Jonas Martin Makes MAGNET A Mix Tape


We featured Jonas Martin’s new track “Wannabe” on our MP3 At 3PM series a few weeks ago, but we have more Jonas to give you. Today, we’re bringing you a very special and heavy-hearted mix tape, inspired by the events that took place in Dallas earlier this month. Listen to the mix, and read Jonas’s introduction and explanations below.

“It’s soon after the attack that killed five police officers during a demonstration against police brutality here in Dallas. I was there, taking part in the protest, and I witnessed the chaos first-hand as the initial shots were fired. After running blocks away from the gunfire with my wife, we spent hours locked down in the back-kitchen hallway of a hotel with several dozen others, not knowing what was going on or how much danger we were in. It was a traumatic experience but I don’t regret being there for a minute. I want to make clear that we were protesting injustice and police brutality, not the police themselves. They were extremely supportive during the rally and march and did an amazing job of protecting us when the danger began. Something that has resounded in my mind, after learning what the shooter did, is the thought that I can’t let the conversation be hijacked by the violent events of that night. The moving speeches given about racism and injustice and the positive vibes in the air as we marched through downtown in unity chanting “Black Lives Matter” are the moments that I want people to remember. One of the amazing things about music is how it can change your perspective and give you insight. So I thought I’d take this opportunity to share some songs that have helped to open my eyes to certain things. Songs that, in a way, may have had a role in sending me to the rally that evening.”

Outkast, “Gasoline Dreams”
I got a copy of the album Stankonia from my sister for Christmas in 2000. I was 14 years old, and I would never be the same. Music became a much larger landscape, and they definitely affected the way I would write songs later in life. Thank the universe for Outkast. That album helped to inform a young teenage me that it doesn’t matter if you’re black, white or whatever. All that mattered was that I would never be as cool as these ice-cold dudes. Video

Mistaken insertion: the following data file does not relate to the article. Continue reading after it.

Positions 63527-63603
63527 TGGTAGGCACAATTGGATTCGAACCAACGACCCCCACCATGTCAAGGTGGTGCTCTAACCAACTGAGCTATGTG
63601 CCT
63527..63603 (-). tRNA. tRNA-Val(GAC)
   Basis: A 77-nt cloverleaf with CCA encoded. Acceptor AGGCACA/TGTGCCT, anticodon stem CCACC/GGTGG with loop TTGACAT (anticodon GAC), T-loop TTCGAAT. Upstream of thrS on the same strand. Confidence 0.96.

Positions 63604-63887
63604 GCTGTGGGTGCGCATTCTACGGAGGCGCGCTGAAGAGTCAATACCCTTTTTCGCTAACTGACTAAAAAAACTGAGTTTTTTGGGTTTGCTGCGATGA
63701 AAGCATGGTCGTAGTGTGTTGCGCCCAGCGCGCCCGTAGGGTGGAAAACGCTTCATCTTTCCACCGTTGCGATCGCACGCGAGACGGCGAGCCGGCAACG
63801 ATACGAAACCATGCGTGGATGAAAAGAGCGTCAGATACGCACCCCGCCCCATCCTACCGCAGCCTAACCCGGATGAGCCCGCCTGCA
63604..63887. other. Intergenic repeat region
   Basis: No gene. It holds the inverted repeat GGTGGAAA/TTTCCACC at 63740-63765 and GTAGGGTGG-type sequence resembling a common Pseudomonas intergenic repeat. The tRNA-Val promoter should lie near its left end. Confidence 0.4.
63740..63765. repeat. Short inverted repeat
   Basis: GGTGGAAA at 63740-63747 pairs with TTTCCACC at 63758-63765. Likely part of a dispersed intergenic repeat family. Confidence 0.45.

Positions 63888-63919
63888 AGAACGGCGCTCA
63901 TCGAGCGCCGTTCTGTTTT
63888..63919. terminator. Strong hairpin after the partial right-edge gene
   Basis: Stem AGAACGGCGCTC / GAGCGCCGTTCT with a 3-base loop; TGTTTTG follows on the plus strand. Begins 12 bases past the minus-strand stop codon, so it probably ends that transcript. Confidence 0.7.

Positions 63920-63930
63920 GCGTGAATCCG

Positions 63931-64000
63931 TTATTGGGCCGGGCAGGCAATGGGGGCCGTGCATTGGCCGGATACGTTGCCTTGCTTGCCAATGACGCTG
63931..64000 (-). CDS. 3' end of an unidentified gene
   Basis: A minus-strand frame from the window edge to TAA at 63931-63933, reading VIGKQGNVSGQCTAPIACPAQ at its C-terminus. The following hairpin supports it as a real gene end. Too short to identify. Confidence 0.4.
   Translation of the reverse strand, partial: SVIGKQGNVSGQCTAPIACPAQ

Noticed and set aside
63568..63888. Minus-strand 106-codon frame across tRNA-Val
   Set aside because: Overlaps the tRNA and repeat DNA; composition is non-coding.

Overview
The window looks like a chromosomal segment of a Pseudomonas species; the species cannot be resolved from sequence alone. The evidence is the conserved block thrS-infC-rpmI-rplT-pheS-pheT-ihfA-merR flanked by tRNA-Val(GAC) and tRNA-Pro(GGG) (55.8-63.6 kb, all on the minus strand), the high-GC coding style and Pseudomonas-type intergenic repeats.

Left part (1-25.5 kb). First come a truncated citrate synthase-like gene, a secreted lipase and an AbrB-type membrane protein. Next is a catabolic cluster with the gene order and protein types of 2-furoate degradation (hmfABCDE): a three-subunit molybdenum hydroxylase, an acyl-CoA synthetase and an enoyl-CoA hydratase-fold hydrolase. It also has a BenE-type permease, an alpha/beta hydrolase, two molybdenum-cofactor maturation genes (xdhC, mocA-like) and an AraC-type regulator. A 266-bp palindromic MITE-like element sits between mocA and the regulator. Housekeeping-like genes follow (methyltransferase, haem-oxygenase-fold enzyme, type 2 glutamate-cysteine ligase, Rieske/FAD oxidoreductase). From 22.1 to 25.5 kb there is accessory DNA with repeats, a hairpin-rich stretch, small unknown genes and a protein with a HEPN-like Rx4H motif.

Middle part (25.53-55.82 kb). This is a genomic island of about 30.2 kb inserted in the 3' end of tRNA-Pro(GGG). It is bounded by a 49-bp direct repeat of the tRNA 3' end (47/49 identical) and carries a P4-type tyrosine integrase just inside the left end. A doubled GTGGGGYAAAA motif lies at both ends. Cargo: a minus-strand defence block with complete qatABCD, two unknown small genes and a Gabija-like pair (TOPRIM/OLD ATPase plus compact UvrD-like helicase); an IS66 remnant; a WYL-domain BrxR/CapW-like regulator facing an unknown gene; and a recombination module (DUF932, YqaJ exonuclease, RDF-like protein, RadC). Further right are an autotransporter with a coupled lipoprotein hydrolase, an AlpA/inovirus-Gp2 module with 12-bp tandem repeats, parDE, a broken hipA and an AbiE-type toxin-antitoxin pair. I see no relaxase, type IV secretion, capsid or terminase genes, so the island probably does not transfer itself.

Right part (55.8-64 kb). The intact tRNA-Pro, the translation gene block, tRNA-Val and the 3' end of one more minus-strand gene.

Stevie Wonder, “Big Brother”
Stevie Wonder is one of my first and biggest influences. Everything he writes about is interesting, and he was someone who showed me early on in my songwriting career that you can write about anything you want. Talking Book was the first album that I got of his, and this song has always been one of my favorites. Video

Bob Dylan, “The Death Of Emmett Till”
In my quest for truth through music, I inevitably found Dylan. This haunting story is about as real as it gets. Emmett Till was a 14-year-old boy living in Mississippi in the 1940s. After supposedly flirting with a white woman, he was beaten, tortured, shot and thrown into a river. Video

Mos Def, “Mr. Nigga”
Mos Def is the shit, and he tells it like it is. I’m white, so I have no idea what it’s like to be looked at suspiciously because you have nice things, but I doubt it could be described any better than the way he does it on this track. Video

Bob Marley, “War”
I could probably put any Bob Marley song on this list and it would work with the message I’m presenting, but this one in particular seems appropriate after what happened in Dallas. “Until the philosophy which holds one race superior and another inferior is finally and permanently discredited and abandoned, everywhere is war.” Video

Randy Newman, “Rednecks”
No one can use satire the way Randy Newman can, and he has become the songwriter who I idolize the most. In this song, he does such an amazing job of making fun of the ignorant white “good old boys” who I’ve met too often living in the south. But more than that, he really makes you see how full of shit people are when they call America, “The land of the free.” Video

Billie Holiday, “Strange Fruit”
I absolutely adore Billie Holiday. No other voice could haunt you in such a way, and this song is disturbing to say the least. Describing something that continued to be a terribly ordinary sight in the south for a century after the end of slavery, it paints an awful picture of what things must have been like in those days. Video

Sam Cooke, “A Change Is Gonna Come”
I’ll end it with the best, Sam Cooke. A sad but still optimistic song about the future of black America. One day, this will all just be something in the history books. As someone said at the Dallas rally (before all the violence), “This started a long time ago and we have a long road ahead, but we will prevail.” Video